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How transaction fees work

How transaction fees work

By Jackie Pearson

The right transaction account for you will depend on how you do your banking, whether you have multiple accounts and loans with the one provider and how many transactions you make per month.


Let’s say you have your transaction account, mortgage, a term deposit and a credit card all with the same bank. It may be worth your while to be with an institution that uses rebates.

Some accounts are structured to reward customers who do more business with that institution by offering rebates of standard fees charged. Bendigo and Adelaide Bank, for example, gives customers a monthly fee allowance (a rebate) that they use to reduce the eligible monthly transaction fees they incur on their account.

Bendigo and Adelaide Bank’s chief executive of retail banking, Mike Hirst says, “We also reward customers who have more than one account with us by offering additional transaction account rebates for these other accounts.

“If they have a term deposit investment common fund, debenture, personal loan or credit card with us, they will be entitled to increase their rebates on an eligible account each month,” says Hirst.

If you’re with a bank that offers fee rebates for customer loyalty, you will still accumulate transaction fees on your every day account each month and those fees will be charged to your account at the end or beginning of each month. You will see them listed on your statement. Any rebates you’re entitled to are then subtracted from the fees and the net amount is debited from your account.


St George Bank is one of a growing number of brands that now offers different types of transaction accounts for different users: either with a set number of free transactions per month or unlimited transactions for a flat monthly fee.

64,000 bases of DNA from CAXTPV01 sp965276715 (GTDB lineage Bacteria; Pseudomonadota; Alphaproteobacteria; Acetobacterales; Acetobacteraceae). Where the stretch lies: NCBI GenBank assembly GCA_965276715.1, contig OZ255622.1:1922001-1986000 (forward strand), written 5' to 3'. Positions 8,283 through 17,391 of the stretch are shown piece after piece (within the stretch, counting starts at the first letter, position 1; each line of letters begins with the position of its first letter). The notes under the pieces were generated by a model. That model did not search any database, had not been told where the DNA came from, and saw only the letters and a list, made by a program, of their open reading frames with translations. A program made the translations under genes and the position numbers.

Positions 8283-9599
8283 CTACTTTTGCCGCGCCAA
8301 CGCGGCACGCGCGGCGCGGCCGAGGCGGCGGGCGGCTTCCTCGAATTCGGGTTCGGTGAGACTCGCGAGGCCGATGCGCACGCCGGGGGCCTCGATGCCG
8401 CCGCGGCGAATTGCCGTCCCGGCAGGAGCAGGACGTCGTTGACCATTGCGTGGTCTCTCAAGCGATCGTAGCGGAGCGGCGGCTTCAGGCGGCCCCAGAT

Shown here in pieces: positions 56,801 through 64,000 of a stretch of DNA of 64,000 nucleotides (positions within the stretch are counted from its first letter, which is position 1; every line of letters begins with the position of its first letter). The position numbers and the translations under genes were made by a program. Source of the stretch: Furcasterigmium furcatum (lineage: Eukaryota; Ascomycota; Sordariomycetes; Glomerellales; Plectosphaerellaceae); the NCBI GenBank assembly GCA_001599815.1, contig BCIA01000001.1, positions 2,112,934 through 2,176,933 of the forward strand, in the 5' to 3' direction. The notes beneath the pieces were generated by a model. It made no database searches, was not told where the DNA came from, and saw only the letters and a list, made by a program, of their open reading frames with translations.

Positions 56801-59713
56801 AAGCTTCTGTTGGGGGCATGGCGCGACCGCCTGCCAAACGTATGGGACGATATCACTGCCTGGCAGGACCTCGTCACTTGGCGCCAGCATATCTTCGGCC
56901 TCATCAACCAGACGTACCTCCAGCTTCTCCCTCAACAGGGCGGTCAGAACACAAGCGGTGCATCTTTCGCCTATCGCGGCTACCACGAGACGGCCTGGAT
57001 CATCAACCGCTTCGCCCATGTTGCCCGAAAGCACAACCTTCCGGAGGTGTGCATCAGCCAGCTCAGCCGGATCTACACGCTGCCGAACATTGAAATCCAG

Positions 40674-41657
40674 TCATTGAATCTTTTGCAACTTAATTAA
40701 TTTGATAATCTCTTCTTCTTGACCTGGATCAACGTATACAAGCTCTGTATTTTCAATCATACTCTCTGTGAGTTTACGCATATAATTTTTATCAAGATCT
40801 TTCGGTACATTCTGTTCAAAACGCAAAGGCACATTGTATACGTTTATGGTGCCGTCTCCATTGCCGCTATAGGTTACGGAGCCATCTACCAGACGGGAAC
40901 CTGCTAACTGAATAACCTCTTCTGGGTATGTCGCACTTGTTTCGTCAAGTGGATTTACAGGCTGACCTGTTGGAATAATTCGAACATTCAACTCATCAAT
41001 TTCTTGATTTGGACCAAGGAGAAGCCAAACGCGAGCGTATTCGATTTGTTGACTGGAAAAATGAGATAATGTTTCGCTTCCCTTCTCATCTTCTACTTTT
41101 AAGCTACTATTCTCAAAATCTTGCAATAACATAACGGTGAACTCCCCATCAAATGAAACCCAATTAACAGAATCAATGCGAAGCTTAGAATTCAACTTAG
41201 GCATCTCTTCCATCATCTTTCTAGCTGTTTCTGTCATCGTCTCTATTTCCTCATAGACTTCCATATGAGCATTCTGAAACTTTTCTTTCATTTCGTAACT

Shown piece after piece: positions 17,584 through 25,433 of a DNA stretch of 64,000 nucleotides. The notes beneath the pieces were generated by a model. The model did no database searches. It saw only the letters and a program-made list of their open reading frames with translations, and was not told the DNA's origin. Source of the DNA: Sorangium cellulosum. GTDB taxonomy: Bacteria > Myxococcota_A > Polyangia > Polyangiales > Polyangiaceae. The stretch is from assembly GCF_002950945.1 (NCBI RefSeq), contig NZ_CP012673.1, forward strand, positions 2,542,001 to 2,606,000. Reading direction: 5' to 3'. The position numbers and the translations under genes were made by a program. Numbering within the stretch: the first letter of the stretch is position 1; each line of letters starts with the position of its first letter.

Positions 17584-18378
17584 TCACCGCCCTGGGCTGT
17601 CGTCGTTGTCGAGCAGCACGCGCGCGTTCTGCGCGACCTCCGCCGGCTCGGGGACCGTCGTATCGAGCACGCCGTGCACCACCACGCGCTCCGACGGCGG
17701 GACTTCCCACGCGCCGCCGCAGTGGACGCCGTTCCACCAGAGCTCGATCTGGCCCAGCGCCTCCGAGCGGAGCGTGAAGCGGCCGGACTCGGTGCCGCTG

“For example, for a flat $7 per month fee our Complete Freedom Account provides you with the convenience and flexibility to undertake unlimited electronic transactions … St George branch transactions and personal cheques,” a spokesperson for St George explains.

NAB has a similar system for enabling people to avoid monthly account service fees – arrange to have your salary or any regular deposit paid into your NAB smart everyday bank account. The amount you will need to deposit each month depends on which account you hold – $2500 for NAB eBanking, at least $5000 a month for NAB Gold Banking.

If you maintain a high balance and make very few transactions, a fee with a limited number of transactions combined with a way to avoid the maintenance fee is your best option. If you make a high number of transactions you are probably better off with the “unlimited transactions for a flat fee” model.


One of the easiest ways to incur fees is to use ATMs that don’t belong to your bank’s network. Each time you do you will incur a “foreign ATM” fee (usually $2). Withdraw money from five foreign ATMs a month and you will incur $10 in unnecessary fees. Non-brand ATM fees can’t usually be reduced by fee rebates.


  • Monitor your banking habits and keep a record of the number and type of transactions you make.
  • Make larger withdrawals less frequently to limit the number of withdrawals you make
  • Use your debit card and select “credit” when withdrawing cash or making purchases to avoid transaction fees.
  • Ask for “cash out” when using EFTPOS to make two transactions for the price of one.

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